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Athens, Day 2

September 21, 2006

Off to the Acropolis we go!

We attempted to get up early, as the guide books say that as the day goes on, the hordes of people at the Acropolis get worse, especially with tour groups. Having come this far, I wanted decent pictures without random people’s heads in the way, but this want was overcome by my desire for a good night’s sleep; kinda odd because when we visited St. Lucia, I had no problems getting up at 5:30 in the morning for sunrise. Have I gotten that much older in less than a year!??!?

At any rate, we took our time to eat a decent breakfast (which was more substantial than the breakfast in Turkey, but missing a key item: olives, which I have become addicted to), and walked over to the Acropolis. It was nice and sunny, and walking around the neighborhood, it seemed very relaxed, and not at all like the hustle and bustle of Istanbul. On the way to the Acropolis we passed by the Tower of the Winds in the Roman Agora (more about it later). Going up hill, we could start seeing some of the other archaeological sites in the neighborhood to whet our appetite, I think it was Kerameikos and the Temple of Hephaistos that we could see.

Upon arriving at the entrance to the Acropolis, there were already tons of people milling around, and countless of those dreaded tour groups. Actually the groups are not all that bad; I later followed a Japanese tour group for a little bit and listened to the guide explain some of the history behind the site:)

The tickets were rather on the expensive side, but included bascially all of the importaint archaeological sites so in the end was probably worth it. I had thought a ticket would be valid for repeat admission, and hoped maybe I could come back for a view at sunset, but unfortunately this was not the case.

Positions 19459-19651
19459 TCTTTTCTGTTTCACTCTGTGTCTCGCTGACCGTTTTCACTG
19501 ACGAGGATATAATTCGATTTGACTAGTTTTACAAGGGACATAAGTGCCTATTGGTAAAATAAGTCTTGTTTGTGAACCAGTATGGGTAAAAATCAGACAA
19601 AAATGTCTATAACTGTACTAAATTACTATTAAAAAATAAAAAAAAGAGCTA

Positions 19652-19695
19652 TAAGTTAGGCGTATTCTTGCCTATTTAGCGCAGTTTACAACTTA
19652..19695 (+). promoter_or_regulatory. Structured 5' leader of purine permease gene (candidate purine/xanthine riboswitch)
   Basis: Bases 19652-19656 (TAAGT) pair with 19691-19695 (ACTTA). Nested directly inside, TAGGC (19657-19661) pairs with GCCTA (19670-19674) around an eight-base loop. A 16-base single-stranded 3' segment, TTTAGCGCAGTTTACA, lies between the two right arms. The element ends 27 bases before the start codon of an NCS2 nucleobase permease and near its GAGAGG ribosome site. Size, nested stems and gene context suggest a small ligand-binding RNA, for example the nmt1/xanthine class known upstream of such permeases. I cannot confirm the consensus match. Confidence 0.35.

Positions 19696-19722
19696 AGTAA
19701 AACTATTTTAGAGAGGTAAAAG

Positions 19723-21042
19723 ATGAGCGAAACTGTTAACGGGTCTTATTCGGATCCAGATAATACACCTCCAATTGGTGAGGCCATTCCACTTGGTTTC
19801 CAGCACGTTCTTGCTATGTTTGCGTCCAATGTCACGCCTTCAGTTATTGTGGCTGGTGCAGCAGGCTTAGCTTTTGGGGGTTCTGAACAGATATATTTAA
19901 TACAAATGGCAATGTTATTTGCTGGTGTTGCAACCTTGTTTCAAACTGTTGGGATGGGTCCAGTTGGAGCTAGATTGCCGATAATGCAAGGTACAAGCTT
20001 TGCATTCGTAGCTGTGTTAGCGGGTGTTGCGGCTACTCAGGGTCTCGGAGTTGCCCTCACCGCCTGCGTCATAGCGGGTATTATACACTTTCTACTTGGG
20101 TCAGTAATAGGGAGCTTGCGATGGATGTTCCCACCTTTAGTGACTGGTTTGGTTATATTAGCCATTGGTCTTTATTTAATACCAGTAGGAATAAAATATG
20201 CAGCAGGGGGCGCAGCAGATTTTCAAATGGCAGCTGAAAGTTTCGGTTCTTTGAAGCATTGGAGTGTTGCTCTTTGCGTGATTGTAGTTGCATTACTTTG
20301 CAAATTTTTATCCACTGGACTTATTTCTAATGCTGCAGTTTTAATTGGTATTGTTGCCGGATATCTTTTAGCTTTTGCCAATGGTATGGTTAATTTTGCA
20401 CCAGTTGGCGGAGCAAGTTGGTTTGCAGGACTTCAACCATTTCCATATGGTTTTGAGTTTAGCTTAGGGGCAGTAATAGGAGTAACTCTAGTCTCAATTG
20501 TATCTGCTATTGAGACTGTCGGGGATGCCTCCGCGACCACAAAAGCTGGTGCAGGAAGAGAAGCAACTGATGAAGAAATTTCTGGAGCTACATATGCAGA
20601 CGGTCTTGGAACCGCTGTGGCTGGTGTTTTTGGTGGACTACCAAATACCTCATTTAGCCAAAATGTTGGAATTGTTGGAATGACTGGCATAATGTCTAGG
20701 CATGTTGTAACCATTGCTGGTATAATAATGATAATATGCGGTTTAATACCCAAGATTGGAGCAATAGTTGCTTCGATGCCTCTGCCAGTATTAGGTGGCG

To the right side as you go up to the Parthenon, and lower down the hill, is a theater which I thought was the Theater of Dionysus but it turned out to be the Theater of Herodes Atticus; this was still in use. It reminded me of the football stadium at Duke University, both had such sublime views.

theater of herodes atticus

One encounters several temples in the Acropolis, the first being the Temple of Athena Nike. Apparently they had tried to restore the temple before but didn’t seem successful and thus had to dismantle the temple and build it from scratch with modern equipment. No wonder, it looked insanely well preserved. The route up to the entrance of the temple was quite packed with people, and it looked like ants going up a hill. There were guards hanging out half way encouraging people to move on and not loiter too much so people could get up.

temple of athena nike

Then was the Propylaia, another bulding undergoing heavy restoration. And finally, the Parthenon!

parthenon

Unfortunately, it seemed as though everything here was in a state of perpetual restoration, so there were unsightly pipes and scaffolding and all that stuff everywhere. That, and the tons of people at the site, made taking a decent picture without a human in the frame (why am I so obsessive about this???) quite difficult. Luckily, people were very nice and either ducked or patiently waited when they noted others attempting to take pictures.

parthenon

The one other major building at the site was the Erechtheion. Legend has it, that when Athens was starting to prosper as a city (although it must not have been called Athens then), the gods Poseidon and Athena were vying to become the god of the city; Poseidon struck his spear to the ground and made a fountain or something, and Athena brought an olive tree; the people picked Athena as the olive tree was a symbol of sustenance. I hope I got the story right. At any rate, the Erechtheion was supposedly the place where Athena brought the olive tree. This was the most decorative of the buildings at the Acropolis, with one side consisting of columns made up of statues.

erechtheion